As Maddow recalls the Dean scream: Sometimes, we find ourselves asking a basic question. If it weren’t for bogus stories about our elections, would we have any stories at all?
Is any part of American life more driven by stories which someone dreamed up and everyone else quickly memorized? When it comes to our White House elections, it’s narrative all the way down!
This thought came to mind when we read Kathleen Parker’s column in yesterday’s Washington Post. We were struck by her love for the Bushes and her snark at the expense of the Clintons—and by a famous old tale:
PARKER (1/17/15): [M]y favorite [candidate in Campaign 1988] was George H.W. Bush, who was courtly, kind, handsome and, most important, treated me as if I were his equal. This was more than a paternal gesture; it spoke to his quality, character and class—the thread that runs through my more than 30 years’ exposure to and experience with the Bush family.Parker is rarely poisonous. In our view, that basic fact makes this column especially striking.
By the time the senior Bush was elected president in 1988, I was writing a different sort of column, more lifestyle than politics, and was busy with motherhood. But his defeat four years later by Bill Clinton, thanks largely to the chart-happy vote siphon Ross Perot, signaled a turning point in American culture and, therefore, in my column and my politics.
Lifestyle and politics suddenly collided.
After the national trauma of the Clinton years, during which mothers like me were forced to shield our children from the president’s deeds, it was a relief to see George W. and Laura Bush move into the White House. If nothing else was certain, at least no one would have to worry about blue dresses, knee pads and cigars.
I became familiar with these Bushes, as their years in office coincided with my own migration to Washington. I remember a comment George W. Bush made to me during a one-on-one, in-flight interview. He said the toughest moment of his life wasn’t what to do after 9/11 but seeing his father—“this fine, fine man”—defeated by Clinton. I thought for a moment he might cry, but of course he wouldn’t.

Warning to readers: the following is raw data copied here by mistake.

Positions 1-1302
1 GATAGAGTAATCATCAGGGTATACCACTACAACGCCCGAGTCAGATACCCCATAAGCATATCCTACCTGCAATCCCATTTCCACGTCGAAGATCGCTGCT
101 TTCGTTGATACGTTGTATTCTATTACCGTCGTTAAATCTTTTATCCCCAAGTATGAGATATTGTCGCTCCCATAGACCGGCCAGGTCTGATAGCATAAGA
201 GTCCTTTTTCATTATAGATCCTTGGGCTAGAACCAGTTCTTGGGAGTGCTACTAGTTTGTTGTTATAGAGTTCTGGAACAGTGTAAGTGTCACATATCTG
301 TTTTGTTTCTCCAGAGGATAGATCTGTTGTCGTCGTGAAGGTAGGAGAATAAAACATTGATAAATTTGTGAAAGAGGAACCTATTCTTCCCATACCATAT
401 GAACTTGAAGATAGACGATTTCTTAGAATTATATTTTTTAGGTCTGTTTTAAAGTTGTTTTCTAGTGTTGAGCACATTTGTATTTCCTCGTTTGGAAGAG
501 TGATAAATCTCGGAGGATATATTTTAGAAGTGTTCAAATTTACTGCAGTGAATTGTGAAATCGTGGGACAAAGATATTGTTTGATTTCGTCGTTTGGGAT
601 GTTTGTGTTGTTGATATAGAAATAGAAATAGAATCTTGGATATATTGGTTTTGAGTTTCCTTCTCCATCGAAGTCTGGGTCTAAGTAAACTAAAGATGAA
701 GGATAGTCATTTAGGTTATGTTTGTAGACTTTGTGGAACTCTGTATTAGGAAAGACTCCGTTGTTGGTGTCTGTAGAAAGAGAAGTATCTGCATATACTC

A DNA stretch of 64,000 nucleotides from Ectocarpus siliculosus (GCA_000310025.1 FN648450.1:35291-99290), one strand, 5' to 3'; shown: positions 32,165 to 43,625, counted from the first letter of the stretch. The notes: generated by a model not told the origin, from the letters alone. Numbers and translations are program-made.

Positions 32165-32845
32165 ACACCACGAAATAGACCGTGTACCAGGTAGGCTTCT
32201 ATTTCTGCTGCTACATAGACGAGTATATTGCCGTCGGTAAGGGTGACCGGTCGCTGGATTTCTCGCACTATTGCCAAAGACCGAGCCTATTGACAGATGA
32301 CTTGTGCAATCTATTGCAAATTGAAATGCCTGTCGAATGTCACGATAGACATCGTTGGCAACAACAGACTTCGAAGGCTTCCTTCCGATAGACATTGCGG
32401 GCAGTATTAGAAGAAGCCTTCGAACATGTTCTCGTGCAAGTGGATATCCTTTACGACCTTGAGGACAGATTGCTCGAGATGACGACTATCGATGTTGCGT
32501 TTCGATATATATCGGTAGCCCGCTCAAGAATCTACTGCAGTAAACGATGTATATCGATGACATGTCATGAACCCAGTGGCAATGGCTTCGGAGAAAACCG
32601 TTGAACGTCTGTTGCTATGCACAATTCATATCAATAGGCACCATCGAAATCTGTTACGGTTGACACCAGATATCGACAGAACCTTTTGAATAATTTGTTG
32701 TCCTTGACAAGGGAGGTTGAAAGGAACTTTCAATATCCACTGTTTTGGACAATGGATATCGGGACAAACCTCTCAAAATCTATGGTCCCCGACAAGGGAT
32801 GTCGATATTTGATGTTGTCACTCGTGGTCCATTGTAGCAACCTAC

I also got to know Laura Bush when she invited Greta Van Susteren and me to travel with her to the Middle East to launch a breast cancer awareness program in four countries. People say you can learn about a person’s character by playing golf with them. The same is true about traveling together, especially under challenging conditions. It wasn’t like dodging bullets in Bosnia, mind you, but sharing close quarters with Secret Service snipers provides its own sort of bonding tension.
Regarding the Clintons, she manages to get it all in, including “the blue dress” and “dodging bullets in Bosnia”—and, of course, the notion that President Clinton reached the White House “thanks largely to the vote siphon Ross Perot.”
In November 1992, the exit polls said that Perot took votes from Candidates Clinton and Bush in equal amounts. But for Bush adherents, this alternate story is more pleasing. It was quickly invented, and it has never died.
That’s how Bill Clinton reached the White House. How about Richard Nixon? Just this week, perhaps for the first time, we encountered the claim that Candidate Nixon never said he had a “secret plan” to end the war in Vietnam.
Could that be an urban myth too? Based on a quick review, it seems that President Carter never said “malaise” and Candidate Nixon never said he had a “secret plan!” In September 2000, William Safire gave this account of the origins of the familiar story: